Workers at the National Gallery have been on all-out strike for more than a month. The trade union movement now needs to throw its full weight behind the strike.
The strikers’ morale is high. Striking workers and their supporters protested in central London on Thursday of last week, as they handed in a petition to gallery bosses and Tory culture minister Ed Vaizey.
It calls for the National Gallery to remain a public service and for the Culture, Media and Sport Select Committee to review the running of the gallery. Over 133,000 people signed it.
Some 100 people gathered outside the gallery in Trafalgar Square to hand bosses a copy of the petition.
They then marched down Whitehall to the Department of Culture, Media and Sport to hand in another copy addressed to Vaizey.
The protest came on the gallery workers’ 80th strike day in their fight against privatisation.
Bosses outsourced 300 jobs to private security firm Securitas last month.
But the PCS union members responded with an indefinite walkout, which has closed at least half of the gallery’s rooms.
Workers are striking to maintain their terms and conditions before Securitas takes over in November.
Labour leadership candidate Jeremy Corbyn and left wing Labour MP John McDonnell both sent messages of support to Thursday’s protest.
And Guardian newspaper columnist Polly Toynbee joined the protest to hand the petition to gallery bosses.
The huge petition will help pile the pressure on new gallery director Gabriele Finaldi. Talks between Finaldi and the PCS are ongoing.
Bosses sacked PCS rep Candy Udwin on trumped up charges of “gross misconduct” in May.
Candy told the protest, “We are pleased that we have some talks progressing here at the gallery—that is a big step forward.
“If Dr Finaldi thought that it was all going to be over, I’m afraid he got it wrong. We’re still here—we’re still out.
“We’re still fighting against the privatisation but also for guarantees for the staff and for my reinstatement.”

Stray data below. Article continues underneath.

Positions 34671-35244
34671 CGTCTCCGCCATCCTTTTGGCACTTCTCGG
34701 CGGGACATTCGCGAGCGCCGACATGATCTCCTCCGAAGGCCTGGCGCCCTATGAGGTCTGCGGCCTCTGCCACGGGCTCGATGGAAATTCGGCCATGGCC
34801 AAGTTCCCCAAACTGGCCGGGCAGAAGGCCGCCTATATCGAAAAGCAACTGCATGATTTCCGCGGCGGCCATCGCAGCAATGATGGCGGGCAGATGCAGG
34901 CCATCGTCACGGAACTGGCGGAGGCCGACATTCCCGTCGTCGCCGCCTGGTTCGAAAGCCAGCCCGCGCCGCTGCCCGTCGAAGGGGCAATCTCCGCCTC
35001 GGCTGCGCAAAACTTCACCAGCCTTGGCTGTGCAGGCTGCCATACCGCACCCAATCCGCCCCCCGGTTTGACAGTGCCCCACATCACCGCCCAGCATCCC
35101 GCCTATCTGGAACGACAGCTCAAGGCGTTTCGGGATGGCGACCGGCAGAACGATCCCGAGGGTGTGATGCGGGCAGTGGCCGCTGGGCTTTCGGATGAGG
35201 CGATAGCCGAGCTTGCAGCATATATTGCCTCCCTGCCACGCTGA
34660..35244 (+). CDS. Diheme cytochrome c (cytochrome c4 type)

She added, “The responsibility for the mess that is the National Gallery—the demoralisation of the staff and the anger at how it is run—lies with Ed Vaizey.
“The green light for the attacks on our union and victimisation of our reps comes from this government.”
“We’re sure that the privatisation was about attacking our union and our rights. But it hasn’t stopped us from fighting.
“We are going to stay out until we win.”
TUC leaders should launch a solidarity campaign
Strikers on the picket line on each day are joined by delegations of other workers.
For instance last Thursday members of the CWU union brought with them a £250 donation to the strike fund and promises to raise more.
Large donations also came from the Prospect union, the senior civil servants’ FDA union and South East region TUC.
Clara Paillard, PSC union culture sector president said, “We are still there after months of struggle and battle.
“It has inspired people.”
PCS national executive member Kevin McHugh told the protest, “PCS has a proud history of fighting privatisation.
“The national executive will continue to support the dispute at the National Gallery and I’m sure we’ll be able to raise it at this month’s TUC conference.”
The attack on the National Gallery workers is an attack on every trade unionist. Their victory would be a victory for every trade unionist.
Importantly the union leaders need to do their part.
As they gather at the TUC this weekend the least they should do is call a day of action in support of the National Gallery workers’ strike.
What you can do to back the strike
- Donate to the strike fund—Sort code 08 60 01, account no. 20169002. Cheques to PCS Culture Media and Sport Association, c/o PCS North West Region, Jack Jones House, 1 Islington, Liverpool L3 8EG
- Sign the online petition at bit.ly/1kELiGx
- Go to the picket lines at the gallery, every day 9am-11am